reviewed by Alexis Forss

‘If fiction is imagined as a globe,’ wrote Martin Amis, ‘with realism at its equatorial belt, then Borges occupies a spectral citadel in the North Pole.’ If we were to add to Amis’s cosmology a twin planet of non-fiction then its lodestar would guide us to an arctic athenaeum housing Speak, Memory and The Executioner’s Song, and in some derelict shack amidst the slop of the tropics’ fuggiest swampland we would find the shabby and misbegotten Georgie & Elsa. If this is indeed... [read more]

Blue Screens

David Berry, Critical Theory and the Digital

reviewed by Dominic Fox

What Derrida wrote, at the opening of Of Grammatology (1967), about language could perhaps today be said of computation: ‘never as much as at present has it invaded, as such, the global horizon of the most diverse researches and the most heterogenous discourses … it indicates, as if in spite of itself, that a historico-metaphysical epoch must finally determine as language the totality of its problematic horizon.’ David Berry’s Critical Theory and the Digital is an informed and... [read more]

‘Every Rebel is Our Ally’

Chris Bambery, The Second World War: A Marxist History

reviewed by John Newsinger

It seems almost perverse that at a time when the British Establishment is determined to celebrate the mass slaughter of the First World War, Pluto Press should publish a Marxist history of the Second. So widespread is the popular awareness of the murderous futility of the Western Front that the Establishment has had a hard job re-branding the 1914-18 conflict for centenary purposes; by contrast, the Second World War is still seen as a heroic struggle against Nazi tyranny. It was a war in... [read more]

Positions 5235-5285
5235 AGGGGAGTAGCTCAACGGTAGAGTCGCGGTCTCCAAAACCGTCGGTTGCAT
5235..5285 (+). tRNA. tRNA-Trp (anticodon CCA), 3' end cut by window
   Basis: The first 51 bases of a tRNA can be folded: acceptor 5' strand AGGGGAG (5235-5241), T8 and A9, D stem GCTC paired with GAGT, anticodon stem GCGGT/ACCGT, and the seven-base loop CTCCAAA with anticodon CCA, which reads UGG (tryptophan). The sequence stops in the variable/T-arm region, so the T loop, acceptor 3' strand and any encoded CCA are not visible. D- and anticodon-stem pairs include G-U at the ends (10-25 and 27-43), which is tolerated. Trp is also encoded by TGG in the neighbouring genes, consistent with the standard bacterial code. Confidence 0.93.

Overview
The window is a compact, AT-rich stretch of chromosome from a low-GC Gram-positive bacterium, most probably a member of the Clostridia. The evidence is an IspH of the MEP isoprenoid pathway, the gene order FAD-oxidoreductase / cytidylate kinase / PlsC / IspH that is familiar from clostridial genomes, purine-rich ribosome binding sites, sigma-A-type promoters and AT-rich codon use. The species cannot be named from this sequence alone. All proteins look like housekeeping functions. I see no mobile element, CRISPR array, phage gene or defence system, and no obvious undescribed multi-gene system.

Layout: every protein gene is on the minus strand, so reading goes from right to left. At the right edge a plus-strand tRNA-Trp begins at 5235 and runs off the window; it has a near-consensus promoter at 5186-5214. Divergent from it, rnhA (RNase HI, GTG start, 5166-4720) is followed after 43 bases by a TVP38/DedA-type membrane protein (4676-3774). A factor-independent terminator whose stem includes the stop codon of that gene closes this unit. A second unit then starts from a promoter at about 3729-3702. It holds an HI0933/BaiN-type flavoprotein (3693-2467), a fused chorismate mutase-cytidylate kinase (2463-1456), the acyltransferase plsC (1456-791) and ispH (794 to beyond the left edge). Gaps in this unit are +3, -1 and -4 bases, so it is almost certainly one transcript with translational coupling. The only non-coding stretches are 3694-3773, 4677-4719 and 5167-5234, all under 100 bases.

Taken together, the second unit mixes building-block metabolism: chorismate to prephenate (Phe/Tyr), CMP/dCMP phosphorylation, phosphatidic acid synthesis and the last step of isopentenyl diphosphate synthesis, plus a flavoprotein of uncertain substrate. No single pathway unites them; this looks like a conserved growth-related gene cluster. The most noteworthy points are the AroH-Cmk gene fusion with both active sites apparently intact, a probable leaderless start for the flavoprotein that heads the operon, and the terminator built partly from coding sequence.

From the Schnoz to the Slump

Peggy Shinner, You Feel So Mortal: Essays on the Body

reviewed by Sarah Seltzer

At my fancy New York City high school, appearance modification was all the rage. Curly masses that looked like lion’s manes were pressed between irons and doused with chemicals, emerging glossy and flat. September ushered in evidence of sudden summer weight loss, the sharpening of features and the flattening of noses. Whispers and rumours reached our ears: girls undergoing liposuction, ‘chin jobs’ and other mysterious procedures that went beyond the more routine nose jobs and breast... [read more]


Rob Doyle, Here Are The Young Men

reviewed by Maya Osborne

Here Are The Young Men is a spew of teenage crisis that Rob Doyle gloriously shapes into a high/comedown sprawl, sweet and agonising in equal measure. Doyle introduces us to Matthew and his mates Cocker, Rez, Jen and Kearney, who, having just finished their Leaving Cert, lurch into the summer of 2003 Celtic Tiger Dublin, riding a violent post-punk wave of excessive drug consumption and crippling youthful cynicism. “Like, it's great music, but I wish we could hear real music now, instead... [read more]

Freedom to Hate

Heather McRobie, Literary Freedom: A Cultural Right to Literature

reviewed by Katie Da Cunha Lewin

As a resident of Brighton for two years, I had the misfortune to witness the infamous March for England, an ostensibly celebratory event for St. George’s Day organised by the English Defence League (EDL), which was in actuality an excuse for loud racism, left-baiting and violence. As a staunch despiser of the group I, along with most of Brighton, attended the counter-demonstration and witnessed the small collection of (mostly) bald men make their way through the main streets, shouting and... [read more]